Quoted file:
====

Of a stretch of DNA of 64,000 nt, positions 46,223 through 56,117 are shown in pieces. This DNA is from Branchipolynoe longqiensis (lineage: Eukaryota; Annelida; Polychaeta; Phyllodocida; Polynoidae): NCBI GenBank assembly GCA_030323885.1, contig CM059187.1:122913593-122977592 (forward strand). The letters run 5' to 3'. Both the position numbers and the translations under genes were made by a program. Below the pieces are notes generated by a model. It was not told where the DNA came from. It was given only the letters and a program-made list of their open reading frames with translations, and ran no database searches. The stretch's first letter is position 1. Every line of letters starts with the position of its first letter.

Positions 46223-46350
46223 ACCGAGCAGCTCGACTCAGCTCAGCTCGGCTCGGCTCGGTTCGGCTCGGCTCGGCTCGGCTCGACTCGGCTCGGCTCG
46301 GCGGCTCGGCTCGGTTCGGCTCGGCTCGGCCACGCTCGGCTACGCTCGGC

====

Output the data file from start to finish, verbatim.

Of a stretch of DNA of 64,000 nt, positions 46,223 through 56,117 are shown in pieces. This DNA is from Branchipolynoe longqiensis (lineage: Eukaryota; Annelida; Polychaeta; Phyllodocida; Polynoidae): NCBI GenBank assembly GCA_030323885.1, contig CM059187.1:122913593-122977592 (forward strand). The letters run 5' to 3'. Both the position numbers and the translations under genes were made by a program. Below the pieces are notes generated by a model. It was not told where the DNA came from. It was given only the letters and a program-made list of their open reading frames with translations, and ran no database searches. The stretch's first letter is position 1. Every line of letters starts with the position of its first letter.

Positions 46223-46350
46223 ACCGAGCAGCTCGACTCAGCTCAGCTCGGCTCGGCTCGGTTCGGCTCGGCTCGGCTCGGCTCGACTCGGCTCGGCTCG
46301 GCGGCTCGGCTCGGTTCGGCTCGGCTCGGCCACGCTCGGCTACGCTCGGC